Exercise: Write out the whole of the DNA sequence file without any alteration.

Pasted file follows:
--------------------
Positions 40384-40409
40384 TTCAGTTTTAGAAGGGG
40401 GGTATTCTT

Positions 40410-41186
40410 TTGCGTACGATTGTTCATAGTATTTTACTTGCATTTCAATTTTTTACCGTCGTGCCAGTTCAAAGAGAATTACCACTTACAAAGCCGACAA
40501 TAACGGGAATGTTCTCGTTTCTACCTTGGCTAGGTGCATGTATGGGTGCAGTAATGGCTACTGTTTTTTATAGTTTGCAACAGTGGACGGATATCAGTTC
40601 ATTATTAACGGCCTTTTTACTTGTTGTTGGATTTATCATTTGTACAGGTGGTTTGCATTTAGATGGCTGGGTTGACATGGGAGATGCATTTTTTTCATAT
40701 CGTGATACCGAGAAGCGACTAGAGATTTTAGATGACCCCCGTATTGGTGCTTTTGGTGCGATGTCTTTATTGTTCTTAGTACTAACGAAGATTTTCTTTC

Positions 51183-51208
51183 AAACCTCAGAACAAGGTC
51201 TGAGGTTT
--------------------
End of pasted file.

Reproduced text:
Positions 40384-40409
40384 TTCAGTTTTAGAAGGGG
40401 GGTATTCTT

Positions 40410-41186
40410 TTGCGTACGATTGTTCATAGTATTTTACTTGCATTTCAATTTTTTACCGTCGTGCCAGTTCAAAGAGAATTACCACTTACAAAGCCGACAA
40501 TAACGGGAATGTTCTCGTTTCTACCTTGGCTAGGTGCATGTATGGGTGCAGTAATGGCTACTGTTTTTTATAGTTTGCAACAGTGGACGGATATCAGTTC
40601 ATTATTAACGGCCTTTTTACTTGTTGTTGGATTTATCATTTGTACAGGTGGTTTGCATTTAGATGGCTGGGTTGACATGGGAGATGCATTTTTTTCATAT
40701 CGTGATACCGAGAAGCGACTAGAGATTTTAGATGACCCCCGTATTGGTGCTTTTGGTGCGATGTCTTTATTGTTCTTAGTACTAACGAAGATTTTCTTTC

Positions 51183-51208
51183 AAACCTCAGAACAAGGTC
51201 TGAGGTTT